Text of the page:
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October 26, 1999

When Robert Morgan died the other day at his home near San Jose, California, it closed an interesting chapter in the story of this little prairie community. Bob Morgan, a native of Arkansas City, Kansas, never lived here, but he married a Perry girl and he had a special feeling for the family and friends who claimed our city as their hometown. With a little twist of fate, he could have become a real Noble county resident, but plans do not always develop as we sometimes dream them.

Bob graduated from the University of Oklahoma law school. While a student there, he met Willa June Hall, an attractive and intelligent Perry girl, and in due time they were married. Willa June, who survives, is the daughter of the late Mr. and Mrs. O.R. Hall, and her daddy was president of the Exchange Bank & Trust Co. Bob and his wife were frequent Perry visitors, even after he established a very successful law practice on the West Coast. The history of our town and its traditions fascinated him and he decided to become part of it.

Mr. Morgan was not a promoter in the sense of one who hatches an idea and uses it to make money for himself. He was a dreamer, and he foresaw great things for Perry. In his vision, he pictured a redesigned downtown business district structured around the traditional Southern courthouse square. He saw a pedestrian mall with walkways unhindered by vehicular traffic, new shop buildings and offices to replace some of the existing, but tired, places of business located there. An architect's sketch showing elements of his proposal was offered for consideration by the merchants, property owners, city leaders and anyone else interested in the plan.

Some said the changes were too radical and feared that some of our cherished landmarks, like the old Grand Opera House, would have to be razed. Their historic significance was important to him, too, but like the old Opera House, some seemed to be beyond redemption. But decisions about such steps were left to others. Bob urged a community dialogue leading to a consensus, with individual participants taking whatever steps were needed to effect a change that would enhance this city.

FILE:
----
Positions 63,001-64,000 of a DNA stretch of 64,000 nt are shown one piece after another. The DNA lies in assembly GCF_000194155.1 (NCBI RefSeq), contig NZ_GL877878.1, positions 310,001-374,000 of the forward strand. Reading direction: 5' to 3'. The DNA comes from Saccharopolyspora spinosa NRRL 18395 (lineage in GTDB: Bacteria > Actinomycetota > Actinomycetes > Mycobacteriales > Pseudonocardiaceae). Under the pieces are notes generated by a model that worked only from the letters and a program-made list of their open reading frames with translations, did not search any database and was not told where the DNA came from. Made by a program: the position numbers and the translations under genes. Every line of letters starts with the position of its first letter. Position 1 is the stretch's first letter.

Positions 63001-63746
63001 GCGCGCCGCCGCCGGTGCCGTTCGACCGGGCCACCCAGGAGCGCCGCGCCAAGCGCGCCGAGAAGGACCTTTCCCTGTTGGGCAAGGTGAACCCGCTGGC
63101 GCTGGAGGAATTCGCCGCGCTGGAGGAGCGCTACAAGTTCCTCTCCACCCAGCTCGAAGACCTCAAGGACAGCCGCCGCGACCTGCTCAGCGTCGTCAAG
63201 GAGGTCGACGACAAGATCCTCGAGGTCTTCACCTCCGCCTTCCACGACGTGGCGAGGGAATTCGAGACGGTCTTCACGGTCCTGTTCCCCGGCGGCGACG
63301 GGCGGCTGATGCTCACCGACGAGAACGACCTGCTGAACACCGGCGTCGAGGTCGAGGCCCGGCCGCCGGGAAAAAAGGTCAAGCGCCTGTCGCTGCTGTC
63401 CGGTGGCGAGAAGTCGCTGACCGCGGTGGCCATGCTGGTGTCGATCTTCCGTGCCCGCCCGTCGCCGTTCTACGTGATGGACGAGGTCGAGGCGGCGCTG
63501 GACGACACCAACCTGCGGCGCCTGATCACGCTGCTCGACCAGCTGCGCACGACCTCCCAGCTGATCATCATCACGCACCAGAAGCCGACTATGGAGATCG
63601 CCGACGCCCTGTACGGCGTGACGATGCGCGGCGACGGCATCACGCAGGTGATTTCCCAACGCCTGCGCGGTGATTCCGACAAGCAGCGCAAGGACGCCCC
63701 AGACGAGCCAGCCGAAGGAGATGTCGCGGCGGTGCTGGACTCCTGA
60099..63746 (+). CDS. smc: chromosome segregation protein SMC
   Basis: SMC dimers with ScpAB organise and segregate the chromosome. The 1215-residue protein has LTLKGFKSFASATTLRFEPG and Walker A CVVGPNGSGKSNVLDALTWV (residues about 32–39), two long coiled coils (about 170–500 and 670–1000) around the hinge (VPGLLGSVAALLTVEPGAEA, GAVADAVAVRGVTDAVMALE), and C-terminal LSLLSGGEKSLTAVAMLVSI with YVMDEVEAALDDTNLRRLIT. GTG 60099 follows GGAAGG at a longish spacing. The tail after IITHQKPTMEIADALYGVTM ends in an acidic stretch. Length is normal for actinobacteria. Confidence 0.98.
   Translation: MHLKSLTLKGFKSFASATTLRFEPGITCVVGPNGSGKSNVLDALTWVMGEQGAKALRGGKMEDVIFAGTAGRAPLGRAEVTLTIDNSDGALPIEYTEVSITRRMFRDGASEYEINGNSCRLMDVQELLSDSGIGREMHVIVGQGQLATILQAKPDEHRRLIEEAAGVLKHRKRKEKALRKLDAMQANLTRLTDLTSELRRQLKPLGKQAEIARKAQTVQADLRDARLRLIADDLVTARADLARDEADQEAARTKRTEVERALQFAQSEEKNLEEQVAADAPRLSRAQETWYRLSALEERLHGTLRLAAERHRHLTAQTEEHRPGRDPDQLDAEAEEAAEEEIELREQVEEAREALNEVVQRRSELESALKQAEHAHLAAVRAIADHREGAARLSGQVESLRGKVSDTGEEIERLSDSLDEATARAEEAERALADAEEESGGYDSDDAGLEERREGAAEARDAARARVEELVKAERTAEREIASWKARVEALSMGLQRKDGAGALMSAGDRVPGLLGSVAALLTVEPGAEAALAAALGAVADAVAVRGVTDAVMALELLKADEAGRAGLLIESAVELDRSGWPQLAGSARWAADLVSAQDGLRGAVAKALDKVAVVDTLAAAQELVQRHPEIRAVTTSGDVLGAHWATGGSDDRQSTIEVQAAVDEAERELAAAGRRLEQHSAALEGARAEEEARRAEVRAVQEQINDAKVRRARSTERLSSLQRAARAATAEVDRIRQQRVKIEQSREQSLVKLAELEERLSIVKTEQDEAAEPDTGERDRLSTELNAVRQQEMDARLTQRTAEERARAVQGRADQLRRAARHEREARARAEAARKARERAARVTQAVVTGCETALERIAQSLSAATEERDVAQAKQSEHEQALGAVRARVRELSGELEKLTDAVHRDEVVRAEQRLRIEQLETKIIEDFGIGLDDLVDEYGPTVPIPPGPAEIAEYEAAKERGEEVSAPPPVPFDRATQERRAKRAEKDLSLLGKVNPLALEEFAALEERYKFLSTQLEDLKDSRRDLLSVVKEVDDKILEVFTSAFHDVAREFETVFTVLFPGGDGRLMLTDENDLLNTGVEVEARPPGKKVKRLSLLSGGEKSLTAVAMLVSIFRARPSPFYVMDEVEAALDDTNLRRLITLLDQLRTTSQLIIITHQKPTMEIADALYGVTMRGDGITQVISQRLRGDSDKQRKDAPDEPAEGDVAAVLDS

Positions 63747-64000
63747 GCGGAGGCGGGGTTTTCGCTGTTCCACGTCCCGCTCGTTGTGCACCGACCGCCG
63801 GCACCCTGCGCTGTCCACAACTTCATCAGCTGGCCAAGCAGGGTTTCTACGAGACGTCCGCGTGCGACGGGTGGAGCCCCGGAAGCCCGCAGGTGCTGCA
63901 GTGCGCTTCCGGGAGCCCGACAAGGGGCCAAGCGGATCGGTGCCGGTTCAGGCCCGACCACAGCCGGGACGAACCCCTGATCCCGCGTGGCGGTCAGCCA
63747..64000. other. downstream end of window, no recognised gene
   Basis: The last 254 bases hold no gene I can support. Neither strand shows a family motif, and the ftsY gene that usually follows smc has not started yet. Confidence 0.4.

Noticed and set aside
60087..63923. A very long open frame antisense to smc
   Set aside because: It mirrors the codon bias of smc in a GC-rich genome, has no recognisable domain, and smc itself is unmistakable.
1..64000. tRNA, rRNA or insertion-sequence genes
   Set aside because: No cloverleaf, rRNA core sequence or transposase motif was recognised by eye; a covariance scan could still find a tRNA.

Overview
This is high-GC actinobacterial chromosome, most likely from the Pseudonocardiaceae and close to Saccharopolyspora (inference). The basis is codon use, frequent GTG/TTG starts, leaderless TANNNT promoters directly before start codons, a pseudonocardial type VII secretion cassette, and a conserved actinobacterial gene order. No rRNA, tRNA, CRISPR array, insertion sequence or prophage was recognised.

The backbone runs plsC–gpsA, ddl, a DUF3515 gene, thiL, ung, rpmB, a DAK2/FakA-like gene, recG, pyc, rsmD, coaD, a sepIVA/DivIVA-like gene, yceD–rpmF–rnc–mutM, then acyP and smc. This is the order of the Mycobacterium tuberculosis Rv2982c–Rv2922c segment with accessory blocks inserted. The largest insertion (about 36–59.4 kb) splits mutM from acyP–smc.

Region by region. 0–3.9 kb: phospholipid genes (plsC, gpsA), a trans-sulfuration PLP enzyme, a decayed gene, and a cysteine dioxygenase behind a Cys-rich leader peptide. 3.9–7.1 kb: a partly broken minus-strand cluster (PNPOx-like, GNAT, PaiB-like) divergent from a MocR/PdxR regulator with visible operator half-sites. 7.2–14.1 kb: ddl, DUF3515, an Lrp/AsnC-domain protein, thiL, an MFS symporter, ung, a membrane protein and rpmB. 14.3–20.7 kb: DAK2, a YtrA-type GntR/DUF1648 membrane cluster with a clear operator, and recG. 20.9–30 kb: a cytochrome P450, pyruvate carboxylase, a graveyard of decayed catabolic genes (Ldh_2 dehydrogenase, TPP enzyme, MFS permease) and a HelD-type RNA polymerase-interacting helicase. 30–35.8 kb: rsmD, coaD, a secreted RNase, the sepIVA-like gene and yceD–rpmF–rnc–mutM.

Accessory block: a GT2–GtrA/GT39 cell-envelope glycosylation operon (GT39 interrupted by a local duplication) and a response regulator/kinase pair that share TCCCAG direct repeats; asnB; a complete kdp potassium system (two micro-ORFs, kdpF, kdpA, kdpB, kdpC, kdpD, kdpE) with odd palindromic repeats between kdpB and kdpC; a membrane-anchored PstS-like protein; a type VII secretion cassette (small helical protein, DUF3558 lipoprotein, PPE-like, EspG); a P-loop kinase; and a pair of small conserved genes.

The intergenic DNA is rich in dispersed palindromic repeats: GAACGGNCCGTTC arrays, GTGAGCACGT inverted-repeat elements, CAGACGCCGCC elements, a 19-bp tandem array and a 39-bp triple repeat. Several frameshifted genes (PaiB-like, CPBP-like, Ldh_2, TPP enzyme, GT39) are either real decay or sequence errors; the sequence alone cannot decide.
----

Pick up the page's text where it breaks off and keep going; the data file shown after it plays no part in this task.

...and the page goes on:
The proposal never really caught fire and so it was shelved. Now steps are being taken, through the Perry Main Street organization and others, to brighten up our business district and to restore and preserve much of the interesting historical architecture around the square. It's not part of Bob Morgan's concept, but he would be pleased to see what's happening.

That was not the only part of his dream. He created, organized and established the Triton Insurance Co. with home offices in Perry. Key executives were recruited and moved here, and the old First National Bank building (the "Foucart building") became its headquarters. Later, the so-called "Nicewander building" on the north side of the square, where the Oklahoma IOOF organization now has its grand headquarters, became the home office for Triton. An AM/FM radio station was brought into existence with studios on the second floor of that building. The north exterior wall became a unique king-size mural featuring a map of the state of Oklahoma. Bob, whose passion was Morgan horses, hoped to build a breeding farm north of Perry, in the Billings vicinity, which would include a retirement home for him and Willa June. He also spoke of establishing a licensed business college in Perry.

Sadly, most of his hopes and dreams for shoring up and adding to Perry's economy never materialized. Triton Insurance fell on hard times, the downtown project never really took off, and Bob's health became such a problem that he was a semi-invalid at a fairly young age. He maintained close contact with the Hall family and others in this community and for several years he has been an honorary member of the Perry Rotary club, but his business interests here were reduced by necessity. He also was a dynamic civic and cultural leader in the San Jose area.

Had his health not failed, Bob Morgan undoubtedly would have pursued his dreams for Perry. Every community can use such visionaries, even though they are not residents of our town. Bob's exciting energy and relentless pursuit of an elusive goal will be missed here and in San Jose. We offer condolences to Willa June and the others in his family.